Brand Architecture And What It Really Means For Business

by Kim Faulkner 3 August 2020

Whilst most discourses on brand architecture consistently tell you that it gives coherence and discipline to how brands should be managed at a macro-level; the business strategy aspect is largely ignored because branding is perceived to be about marketing and not as business strategy design. 

Brand architecture gives clarity to the various branded offerings of a company and explains how these are related (or not as the case may be). Done well, it promotes efficiency, and coherence which could unlock value in the underlying business.

However brand architecture is usually discussed as a function of marketing communications and design. 

 A definition of Brand Architecture describes it as the higher level plan for your brand eco-system, so you can determine how to best build and scale your brand over time.

So while most articles on Brand Architecture explain the different models from monolithic to free-standing, what's missing is how do you decide which is best suited for your business, and how does it work?

At Activiste, we believe that Brand Architecture is also a great a framework for thinking through your business strategy, and how various customer segments and stakeholders are going to access your brand(s) and offerings.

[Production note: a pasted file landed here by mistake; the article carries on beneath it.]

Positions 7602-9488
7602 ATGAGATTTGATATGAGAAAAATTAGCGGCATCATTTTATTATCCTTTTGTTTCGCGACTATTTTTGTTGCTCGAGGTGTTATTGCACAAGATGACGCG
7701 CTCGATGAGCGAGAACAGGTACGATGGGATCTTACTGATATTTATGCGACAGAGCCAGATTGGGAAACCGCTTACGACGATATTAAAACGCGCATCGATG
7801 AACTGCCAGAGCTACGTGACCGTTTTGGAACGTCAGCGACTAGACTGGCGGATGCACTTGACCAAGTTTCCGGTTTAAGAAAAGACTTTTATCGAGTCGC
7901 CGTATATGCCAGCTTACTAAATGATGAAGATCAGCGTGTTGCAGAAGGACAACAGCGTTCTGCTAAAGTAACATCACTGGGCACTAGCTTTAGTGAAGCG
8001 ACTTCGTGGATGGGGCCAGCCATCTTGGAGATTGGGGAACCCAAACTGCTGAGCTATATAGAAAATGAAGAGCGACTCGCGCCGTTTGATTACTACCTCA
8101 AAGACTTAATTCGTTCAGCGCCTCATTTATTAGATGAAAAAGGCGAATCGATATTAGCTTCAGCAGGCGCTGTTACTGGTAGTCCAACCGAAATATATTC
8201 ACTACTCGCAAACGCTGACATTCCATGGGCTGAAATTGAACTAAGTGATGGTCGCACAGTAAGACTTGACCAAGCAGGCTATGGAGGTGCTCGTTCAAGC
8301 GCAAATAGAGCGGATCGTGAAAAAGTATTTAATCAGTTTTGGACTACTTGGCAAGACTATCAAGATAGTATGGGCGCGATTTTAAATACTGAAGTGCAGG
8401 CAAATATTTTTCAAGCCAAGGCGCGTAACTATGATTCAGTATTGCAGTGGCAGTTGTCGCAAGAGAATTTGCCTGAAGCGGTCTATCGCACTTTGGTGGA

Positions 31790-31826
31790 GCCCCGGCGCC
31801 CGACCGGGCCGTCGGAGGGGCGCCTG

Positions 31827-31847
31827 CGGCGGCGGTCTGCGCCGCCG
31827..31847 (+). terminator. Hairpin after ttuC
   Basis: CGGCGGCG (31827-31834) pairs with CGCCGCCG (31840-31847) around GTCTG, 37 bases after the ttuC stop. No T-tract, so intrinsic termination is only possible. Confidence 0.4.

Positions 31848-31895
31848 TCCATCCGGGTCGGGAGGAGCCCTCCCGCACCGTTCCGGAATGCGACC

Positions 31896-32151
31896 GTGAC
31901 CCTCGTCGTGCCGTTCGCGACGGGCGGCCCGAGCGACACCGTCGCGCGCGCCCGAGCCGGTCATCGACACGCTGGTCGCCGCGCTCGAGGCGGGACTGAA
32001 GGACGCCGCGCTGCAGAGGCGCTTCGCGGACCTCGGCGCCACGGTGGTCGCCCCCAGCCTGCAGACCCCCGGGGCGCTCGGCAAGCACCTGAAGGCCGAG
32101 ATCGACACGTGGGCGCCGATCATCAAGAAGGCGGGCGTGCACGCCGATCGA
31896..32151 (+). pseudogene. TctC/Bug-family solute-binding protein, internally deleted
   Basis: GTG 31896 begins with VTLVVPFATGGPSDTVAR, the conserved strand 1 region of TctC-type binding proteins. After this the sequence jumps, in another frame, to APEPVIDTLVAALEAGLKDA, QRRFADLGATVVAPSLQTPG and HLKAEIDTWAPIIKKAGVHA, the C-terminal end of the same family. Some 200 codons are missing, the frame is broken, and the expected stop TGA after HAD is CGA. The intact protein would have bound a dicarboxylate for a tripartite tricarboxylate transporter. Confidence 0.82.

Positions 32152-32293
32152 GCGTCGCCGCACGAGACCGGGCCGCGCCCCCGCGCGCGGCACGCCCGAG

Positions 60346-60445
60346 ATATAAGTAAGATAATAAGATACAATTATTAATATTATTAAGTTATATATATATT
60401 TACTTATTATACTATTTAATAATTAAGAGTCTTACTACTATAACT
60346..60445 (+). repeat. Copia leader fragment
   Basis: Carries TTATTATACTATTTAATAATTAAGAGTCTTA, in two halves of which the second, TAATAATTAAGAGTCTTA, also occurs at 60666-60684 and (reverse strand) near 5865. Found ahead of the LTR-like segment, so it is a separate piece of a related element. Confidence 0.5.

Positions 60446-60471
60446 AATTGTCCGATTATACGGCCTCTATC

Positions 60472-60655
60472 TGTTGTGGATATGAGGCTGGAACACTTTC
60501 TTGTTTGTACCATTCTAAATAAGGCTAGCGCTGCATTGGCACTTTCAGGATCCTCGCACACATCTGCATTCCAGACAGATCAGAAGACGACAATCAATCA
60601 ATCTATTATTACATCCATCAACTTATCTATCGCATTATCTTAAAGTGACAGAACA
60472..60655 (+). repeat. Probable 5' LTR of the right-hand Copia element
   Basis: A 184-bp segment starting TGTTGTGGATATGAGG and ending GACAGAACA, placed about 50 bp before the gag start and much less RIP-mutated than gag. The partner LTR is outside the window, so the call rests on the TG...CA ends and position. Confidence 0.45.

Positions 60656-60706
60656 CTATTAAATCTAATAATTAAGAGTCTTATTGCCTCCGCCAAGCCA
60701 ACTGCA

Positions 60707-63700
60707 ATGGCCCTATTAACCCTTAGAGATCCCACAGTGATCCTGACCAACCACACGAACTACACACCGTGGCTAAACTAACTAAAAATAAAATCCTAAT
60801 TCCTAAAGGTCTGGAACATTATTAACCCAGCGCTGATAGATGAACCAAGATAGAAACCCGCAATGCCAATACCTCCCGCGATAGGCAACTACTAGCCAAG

This came to the fore as we have delved deeper into using Brand Architecture as a tool to unlock value in complex businesses. Particularly those which are expanding into previously unchartered territory or which are changing the category they are operating in, in a significant way.

Sometimes the brand architecture for an organization, is the one that it started out with. They tend to roll out new businesses and brands using the early start-up framework. This organizing principle may no longer be applicable when the company grows and this is when you start to see proliferation of sub-brands and an increasingly unwieldy system.

Bank BTPN was an example of an organization which used a “Line of Business” (LOB) framework for their brand architecture. Each LOB had its own P&L and reporting structure and thus control and management of how it would build brands under the Bank BTPN corporate brand.